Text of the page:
The East Coast IPA is a bit more complex than the West Coast variant. While the West Coast styles force the hops, NE IPAs look for the complex flavors that come from each ingredient in the beer, particularly the malt. This isn’t to say that East Coast IPAs aren’t hoppy – they very well can be. But the flavor sought in an East Coast IPA isn’t going to make your head explode with the bitterness. You can find this type of complex flavor in the current fad: hazy IPAs. Sometimes referred to as New England IPAS, hazy IPAs are notable for their generally juicy flavor and hazy look (buzz words, baby!), these are going to be sweeter and less bitter than the western brethren. No, NE IPAS and East Coast IPAs aren’t the same, but we would have never had the NE IPA without the rise of the classic East Coast IPA. That makes the hazy IPA something of a son to the East Coast IPA. Or step-son? …someone who is like a son? One of those. Anyway, these are super popular in New England, and the flavor is starting to spread nationwide…just as people on the east coast might want a West Coast style India pale ale. As with West Coast, we can sort of generalize NE/East Coast styles: juicy, non-bitter = east coast. No, it isn’t perfect. Get over it. (

After years of slamming super bitter, IBU-busting beers, many beer drinkers — casual and snobby alike — have started to move away from the West Coast IPA and lean further into the East Cost IPA style. Why? Just tastes. Tastes ebb and flow. Of course, this isn’t to say that you can’t find a West Coast IPA anywhere anymore. You’ll just be hard-pressed to find one over an East Coast/Hazy IPA any on the Western seaboard. (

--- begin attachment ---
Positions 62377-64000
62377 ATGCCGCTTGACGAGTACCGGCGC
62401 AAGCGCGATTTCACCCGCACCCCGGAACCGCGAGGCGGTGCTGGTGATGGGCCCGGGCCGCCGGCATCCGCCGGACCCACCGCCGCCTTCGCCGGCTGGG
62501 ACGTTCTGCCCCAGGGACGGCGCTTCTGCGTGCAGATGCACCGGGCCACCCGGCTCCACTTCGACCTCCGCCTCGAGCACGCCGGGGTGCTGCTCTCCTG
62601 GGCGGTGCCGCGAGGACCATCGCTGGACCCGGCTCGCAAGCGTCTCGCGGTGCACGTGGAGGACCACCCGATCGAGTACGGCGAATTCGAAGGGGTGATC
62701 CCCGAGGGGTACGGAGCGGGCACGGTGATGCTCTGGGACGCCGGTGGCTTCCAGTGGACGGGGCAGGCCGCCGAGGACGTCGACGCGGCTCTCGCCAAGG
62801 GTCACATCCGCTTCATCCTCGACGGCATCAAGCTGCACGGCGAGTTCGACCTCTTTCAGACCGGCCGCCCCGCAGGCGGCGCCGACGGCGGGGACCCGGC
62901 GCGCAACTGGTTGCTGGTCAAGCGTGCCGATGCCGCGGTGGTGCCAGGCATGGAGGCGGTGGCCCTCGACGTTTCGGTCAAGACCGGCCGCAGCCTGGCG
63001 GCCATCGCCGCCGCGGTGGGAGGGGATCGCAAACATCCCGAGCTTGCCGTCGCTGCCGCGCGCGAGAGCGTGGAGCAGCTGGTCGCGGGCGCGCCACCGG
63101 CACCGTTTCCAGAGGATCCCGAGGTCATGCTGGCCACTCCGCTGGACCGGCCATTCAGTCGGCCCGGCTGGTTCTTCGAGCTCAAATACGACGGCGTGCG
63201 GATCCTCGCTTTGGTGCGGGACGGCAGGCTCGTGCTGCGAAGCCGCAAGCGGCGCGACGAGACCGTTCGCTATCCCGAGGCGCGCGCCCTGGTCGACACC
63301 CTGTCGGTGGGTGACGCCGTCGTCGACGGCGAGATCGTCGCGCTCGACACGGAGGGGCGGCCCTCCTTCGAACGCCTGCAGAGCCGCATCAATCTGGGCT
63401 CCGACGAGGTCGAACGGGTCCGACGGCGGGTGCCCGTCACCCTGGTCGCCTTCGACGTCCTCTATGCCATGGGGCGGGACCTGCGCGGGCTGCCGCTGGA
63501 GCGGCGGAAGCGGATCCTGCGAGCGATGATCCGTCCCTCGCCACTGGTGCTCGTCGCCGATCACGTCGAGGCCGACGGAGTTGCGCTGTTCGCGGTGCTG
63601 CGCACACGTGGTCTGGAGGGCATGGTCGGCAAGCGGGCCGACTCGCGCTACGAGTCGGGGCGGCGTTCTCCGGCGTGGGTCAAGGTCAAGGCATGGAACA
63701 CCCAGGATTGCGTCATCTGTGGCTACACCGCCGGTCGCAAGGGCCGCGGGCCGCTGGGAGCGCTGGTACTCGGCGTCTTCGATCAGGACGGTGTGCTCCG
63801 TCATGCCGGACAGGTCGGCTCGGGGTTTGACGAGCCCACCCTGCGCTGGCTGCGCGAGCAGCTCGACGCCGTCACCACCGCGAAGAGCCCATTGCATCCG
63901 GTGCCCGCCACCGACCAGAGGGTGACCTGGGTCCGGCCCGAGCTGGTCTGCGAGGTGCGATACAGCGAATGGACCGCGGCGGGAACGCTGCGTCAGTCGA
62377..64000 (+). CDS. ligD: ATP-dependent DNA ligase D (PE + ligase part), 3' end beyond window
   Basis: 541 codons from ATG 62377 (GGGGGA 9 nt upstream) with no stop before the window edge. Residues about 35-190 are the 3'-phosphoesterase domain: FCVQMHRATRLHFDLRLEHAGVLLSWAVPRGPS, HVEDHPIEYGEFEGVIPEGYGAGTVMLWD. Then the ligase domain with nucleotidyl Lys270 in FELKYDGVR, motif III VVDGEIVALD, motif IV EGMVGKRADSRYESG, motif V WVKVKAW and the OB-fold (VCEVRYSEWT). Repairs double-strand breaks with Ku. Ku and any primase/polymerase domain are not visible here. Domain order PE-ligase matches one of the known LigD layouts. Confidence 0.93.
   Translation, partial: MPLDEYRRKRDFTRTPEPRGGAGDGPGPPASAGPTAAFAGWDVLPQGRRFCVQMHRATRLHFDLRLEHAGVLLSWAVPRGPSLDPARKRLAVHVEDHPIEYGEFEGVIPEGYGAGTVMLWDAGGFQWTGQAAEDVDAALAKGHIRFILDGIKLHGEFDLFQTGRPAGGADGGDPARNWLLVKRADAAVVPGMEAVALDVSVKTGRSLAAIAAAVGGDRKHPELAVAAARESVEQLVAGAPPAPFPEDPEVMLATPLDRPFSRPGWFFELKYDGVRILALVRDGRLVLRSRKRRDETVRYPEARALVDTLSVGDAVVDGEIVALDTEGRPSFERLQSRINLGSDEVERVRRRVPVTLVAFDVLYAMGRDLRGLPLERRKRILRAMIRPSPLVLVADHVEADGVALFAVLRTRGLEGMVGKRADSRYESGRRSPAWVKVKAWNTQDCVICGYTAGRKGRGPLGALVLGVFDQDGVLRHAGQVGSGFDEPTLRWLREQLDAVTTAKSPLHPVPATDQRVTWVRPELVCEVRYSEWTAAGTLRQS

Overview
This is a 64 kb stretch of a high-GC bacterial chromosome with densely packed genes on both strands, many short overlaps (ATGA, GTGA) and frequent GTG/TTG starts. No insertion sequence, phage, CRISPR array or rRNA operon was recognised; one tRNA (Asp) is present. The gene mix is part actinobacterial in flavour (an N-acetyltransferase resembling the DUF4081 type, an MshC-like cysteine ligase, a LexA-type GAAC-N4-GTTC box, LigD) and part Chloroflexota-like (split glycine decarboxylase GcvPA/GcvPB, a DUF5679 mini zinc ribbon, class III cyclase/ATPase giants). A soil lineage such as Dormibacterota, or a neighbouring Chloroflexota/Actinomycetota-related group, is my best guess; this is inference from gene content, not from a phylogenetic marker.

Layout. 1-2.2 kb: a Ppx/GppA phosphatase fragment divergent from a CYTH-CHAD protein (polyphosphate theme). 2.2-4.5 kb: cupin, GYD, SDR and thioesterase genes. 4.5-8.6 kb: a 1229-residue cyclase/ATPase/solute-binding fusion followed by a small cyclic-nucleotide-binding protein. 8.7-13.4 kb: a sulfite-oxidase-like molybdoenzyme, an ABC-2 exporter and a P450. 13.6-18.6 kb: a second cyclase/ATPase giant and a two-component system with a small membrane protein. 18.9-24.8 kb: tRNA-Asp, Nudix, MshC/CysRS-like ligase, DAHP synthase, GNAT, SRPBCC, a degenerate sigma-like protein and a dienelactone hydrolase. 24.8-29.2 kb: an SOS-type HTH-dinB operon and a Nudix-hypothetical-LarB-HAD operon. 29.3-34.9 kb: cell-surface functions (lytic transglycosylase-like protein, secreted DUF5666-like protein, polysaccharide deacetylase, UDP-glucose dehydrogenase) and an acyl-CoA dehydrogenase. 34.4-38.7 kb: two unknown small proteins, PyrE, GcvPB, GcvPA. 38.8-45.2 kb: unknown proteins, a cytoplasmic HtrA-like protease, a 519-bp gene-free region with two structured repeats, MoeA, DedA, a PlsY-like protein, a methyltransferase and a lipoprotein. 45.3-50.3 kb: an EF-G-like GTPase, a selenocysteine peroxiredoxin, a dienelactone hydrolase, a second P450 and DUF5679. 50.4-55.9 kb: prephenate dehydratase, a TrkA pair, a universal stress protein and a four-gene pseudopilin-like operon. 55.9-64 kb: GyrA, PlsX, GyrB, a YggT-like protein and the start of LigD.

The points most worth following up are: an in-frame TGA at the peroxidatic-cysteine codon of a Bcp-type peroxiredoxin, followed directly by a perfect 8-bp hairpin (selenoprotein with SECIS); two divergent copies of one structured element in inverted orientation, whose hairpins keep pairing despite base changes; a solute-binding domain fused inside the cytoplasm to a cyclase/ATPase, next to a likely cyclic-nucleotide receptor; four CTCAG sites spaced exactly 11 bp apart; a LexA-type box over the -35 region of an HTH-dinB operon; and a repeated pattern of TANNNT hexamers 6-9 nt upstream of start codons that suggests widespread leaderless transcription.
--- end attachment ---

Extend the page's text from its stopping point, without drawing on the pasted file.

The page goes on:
These days, beer drinkers have favored east coast NEIPAs over the west coast-style counterparts. One is not necessarily better than the other, though you could argue tastes have begun to favor juicier, more fruit forward flavors. Newbies to the craft beer scene may find it easier to get in on the game through the NEIPAs more approachable flavors. But in the end, the bitter-heavy flavor of west coast IPAs is what helped start the craft beer scene to begin with. So keep your fridge stocked with all IPA styles because you never know what craving may strike. (

vandeStreek West Coast IPA II is een West-Coast IPA. Collab tussen vandeStreek en Kompaan Bier uit Den Haag. Deze old school bierstijl is gekenmerkt door frisse bitterheid en veel fruitige tonen. (

Battleship – West Coast TIPA €6,25 Deze West Coast IPA is een hopbom geladen met maar liefst vier verschillende hopsoorten. Mooi droog, goed bitter, zwaar en bovenal hoppig. Bereid je voor op dit slagschip en blijf niet aan wal staan! Dit jaar vechten we de epische Battle of the Battleships uit! De clash tussen twee zwaargewichten in de IPA klasse: de klassieke West Coast IPA, bekend om zijn frisse bitterheid, en de moderne East Coast IPA, beter bekend als een New England IPA bomvol fruitigheid. Welk bier komt als winnaar uit deze strijd? Proef ze allebei en stem op: (